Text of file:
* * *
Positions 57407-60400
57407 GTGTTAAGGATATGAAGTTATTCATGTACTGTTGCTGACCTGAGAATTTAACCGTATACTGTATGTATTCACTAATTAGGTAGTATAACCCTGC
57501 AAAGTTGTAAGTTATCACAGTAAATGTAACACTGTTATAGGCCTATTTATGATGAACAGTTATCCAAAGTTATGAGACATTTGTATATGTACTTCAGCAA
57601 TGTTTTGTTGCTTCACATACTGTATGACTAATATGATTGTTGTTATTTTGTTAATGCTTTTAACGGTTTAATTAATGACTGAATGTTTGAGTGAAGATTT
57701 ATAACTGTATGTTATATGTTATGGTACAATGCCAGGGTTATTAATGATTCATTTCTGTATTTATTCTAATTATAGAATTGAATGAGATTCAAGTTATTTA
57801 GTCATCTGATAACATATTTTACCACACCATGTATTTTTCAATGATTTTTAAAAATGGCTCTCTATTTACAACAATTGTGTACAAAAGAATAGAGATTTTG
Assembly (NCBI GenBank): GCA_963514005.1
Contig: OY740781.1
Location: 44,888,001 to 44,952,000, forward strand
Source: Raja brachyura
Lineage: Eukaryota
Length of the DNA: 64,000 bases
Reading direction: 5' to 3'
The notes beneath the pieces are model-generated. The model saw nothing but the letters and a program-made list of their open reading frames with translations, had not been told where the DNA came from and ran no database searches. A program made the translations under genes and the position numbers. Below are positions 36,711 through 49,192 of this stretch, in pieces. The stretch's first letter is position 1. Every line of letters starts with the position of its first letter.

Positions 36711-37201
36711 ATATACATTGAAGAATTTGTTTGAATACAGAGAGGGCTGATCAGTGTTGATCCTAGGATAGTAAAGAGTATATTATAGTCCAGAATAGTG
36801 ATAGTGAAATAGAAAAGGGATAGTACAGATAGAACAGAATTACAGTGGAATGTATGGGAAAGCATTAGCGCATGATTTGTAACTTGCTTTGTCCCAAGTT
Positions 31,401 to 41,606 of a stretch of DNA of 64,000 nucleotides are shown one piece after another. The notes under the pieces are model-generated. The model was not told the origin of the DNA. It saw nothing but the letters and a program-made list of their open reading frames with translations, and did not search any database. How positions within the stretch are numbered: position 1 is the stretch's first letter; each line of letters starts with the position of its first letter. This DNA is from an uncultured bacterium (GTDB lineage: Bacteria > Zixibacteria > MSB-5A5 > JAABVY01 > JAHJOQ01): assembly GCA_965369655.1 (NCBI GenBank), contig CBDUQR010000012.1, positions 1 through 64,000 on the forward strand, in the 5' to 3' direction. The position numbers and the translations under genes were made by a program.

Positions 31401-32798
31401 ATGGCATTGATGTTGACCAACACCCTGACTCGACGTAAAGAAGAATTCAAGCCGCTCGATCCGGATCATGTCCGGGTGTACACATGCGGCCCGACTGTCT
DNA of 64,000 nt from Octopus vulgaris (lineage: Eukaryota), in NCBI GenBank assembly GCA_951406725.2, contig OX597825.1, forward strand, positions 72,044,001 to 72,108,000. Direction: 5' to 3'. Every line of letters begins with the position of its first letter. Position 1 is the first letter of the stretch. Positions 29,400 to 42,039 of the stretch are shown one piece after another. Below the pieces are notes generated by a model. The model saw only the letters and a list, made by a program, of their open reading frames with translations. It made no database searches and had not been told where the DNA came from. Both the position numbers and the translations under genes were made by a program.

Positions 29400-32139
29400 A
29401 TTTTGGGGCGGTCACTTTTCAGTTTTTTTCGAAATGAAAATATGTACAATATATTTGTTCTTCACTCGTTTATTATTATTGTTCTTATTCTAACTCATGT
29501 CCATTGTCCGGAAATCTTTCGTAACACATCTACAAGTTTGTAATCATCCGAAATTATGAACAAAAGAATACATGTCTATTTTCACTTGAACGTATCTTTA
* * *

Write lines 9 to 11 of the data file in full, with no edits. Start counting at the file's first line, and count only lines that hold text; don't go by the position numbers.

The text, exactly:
Location: 44,888,001 to 44,952,000, forward strand
Source: Raja brachyura
Lineage: Eukaryota